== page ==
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Brand Management

Leveraging The Unifying Power Of Brands

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Leveraging The Unifying Power Of Brands

During the golden age of social media, before privacy concerns became widely known, you’d often see slide decks about how people want to have conversations with brands. The famously bad Pepsi ad featuring a protester holding a sign that said “join the conversation” comes to mind. But who really says that in real life? It’s probably safer to say that people want to have conversations with each other, and sometimes the topic is about or inspired by brands.

Take what Ogilvy and Cadbury have done in honor of India’s Independence Day. They’ve created a “Unity Bar” by combining four types of chocolate into a single bar meant to celebrate the country’s diversity. On August 15th, they took out a full-page ad in The Economic Times featuring an image of the 24-square candy bar, which has six squares of four types of chocolate: white, milk, blended and dark.

The headline was printed in multiple languages and reads, “We are all different. You, me, we, us, humanity — a rainbow of brown, a giant bouquet of mother tongues, a churning confluence of cultures. It is these very differences that make us the same. All of us equal. All of us beautiful. All of us, together under one sky,” and concludes: “Sweet things happen when we unite.”

As reported by The Times of India, “The legacy brand that had the chocoholics in us awestruck since childhood, is now winning hearts with this new bar that is in fact, a physical manifestation of the idea of unity in diversity. This interesting ode to oneness is the first of its kind anywhere in the world and is something that will melt the cockles of the stoniest of hearts.”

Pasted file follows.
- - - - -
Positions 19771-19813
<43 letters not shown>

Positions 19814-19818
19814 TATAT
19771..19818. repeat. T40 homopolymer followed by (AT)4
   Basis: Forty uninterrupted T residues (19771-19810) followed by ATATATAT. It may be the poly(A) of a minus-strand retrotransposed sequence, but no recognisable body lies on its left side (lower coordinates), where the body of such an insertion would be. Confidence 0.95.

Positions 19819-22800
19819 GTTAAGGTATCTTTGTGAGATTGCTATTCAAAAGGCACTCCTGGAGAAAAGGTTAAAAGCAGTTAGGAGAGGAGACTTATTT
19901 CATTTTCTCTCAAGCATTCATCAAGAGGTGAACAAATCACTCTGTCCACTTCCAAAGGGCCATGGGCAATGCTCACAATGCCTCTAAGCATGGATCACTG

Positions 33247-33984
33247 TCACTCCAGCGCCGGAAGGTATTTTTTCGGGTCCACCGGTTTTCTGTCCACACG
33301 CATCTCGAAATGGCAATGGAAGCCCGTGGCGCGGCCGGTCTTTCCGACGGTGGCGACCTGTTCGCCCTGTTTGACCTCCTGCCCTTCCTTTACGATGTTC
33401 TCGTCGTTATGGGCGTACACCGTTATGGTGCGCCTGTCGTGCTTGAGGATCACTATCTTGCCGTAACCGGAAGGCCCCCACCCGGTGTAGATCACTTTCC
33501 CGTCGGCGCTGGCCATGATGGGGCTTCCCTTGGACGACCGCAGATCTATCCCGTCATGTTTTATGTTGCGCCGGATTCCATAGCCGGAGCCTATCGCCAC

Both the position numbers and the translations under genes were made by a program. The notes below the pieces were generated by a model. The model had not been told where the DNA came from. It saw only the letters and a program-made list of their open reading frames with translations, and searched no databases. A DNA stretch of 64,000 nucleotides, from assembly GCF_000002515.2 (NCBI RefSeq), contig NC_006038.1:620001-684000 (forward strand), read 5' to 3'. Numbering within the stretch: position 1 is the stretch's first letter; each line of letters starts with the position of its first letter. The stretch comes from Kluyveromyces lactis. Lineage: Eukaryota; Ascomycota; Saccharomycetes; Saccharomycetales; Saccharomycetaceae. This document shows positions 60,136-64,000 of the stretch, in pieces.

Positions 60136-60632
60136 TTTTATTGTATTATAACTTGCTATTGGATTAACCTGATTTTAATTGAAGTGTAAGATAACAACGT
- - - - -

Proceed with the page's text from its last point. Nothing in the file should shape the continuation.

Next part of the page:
We’ve written about the importance of diversity here on Branding Strategy Insider, and we are seeing many brands take steps in the right direction. Whether it be operationally in terms of leadership and workforce, or through products like Band-Aid being offered in multiple skin tones, or Mattel producing toys that are more representative of the world we live in. If the reaction to the Unity Bar on social media is any indication, people are drawn to calls for unity, and love what this brand has done.

“Forget just India’s unity,” one twitter user said. “This thing should unite people all over the world!” Another added, “Don’t make it for a limited time period. Make it a forever thing Cadbury.” And a third user wrote, “Absolutely fantastic ad!”

What’s great about the Cadbury example is that they’ve built the message into the product, which makes the position they are taking more tangible and perhaps even more meaningful. Instead of just messaging around the idea, which any more seems like vapid virtue hustling, they’ve demonstrated a level of effort that comes to life in the product, meaning it involved more than just marketing and PR.

Instead of trying to create a conversation for customers to join, create products that make your customers want to have conversations, especially those that bring people together.

Do you live in India? (The Blake Project has an office in New Delhi) And even if you don’t, what do you think about what Cadbury has done? Can your brand do something similar? Share with us.

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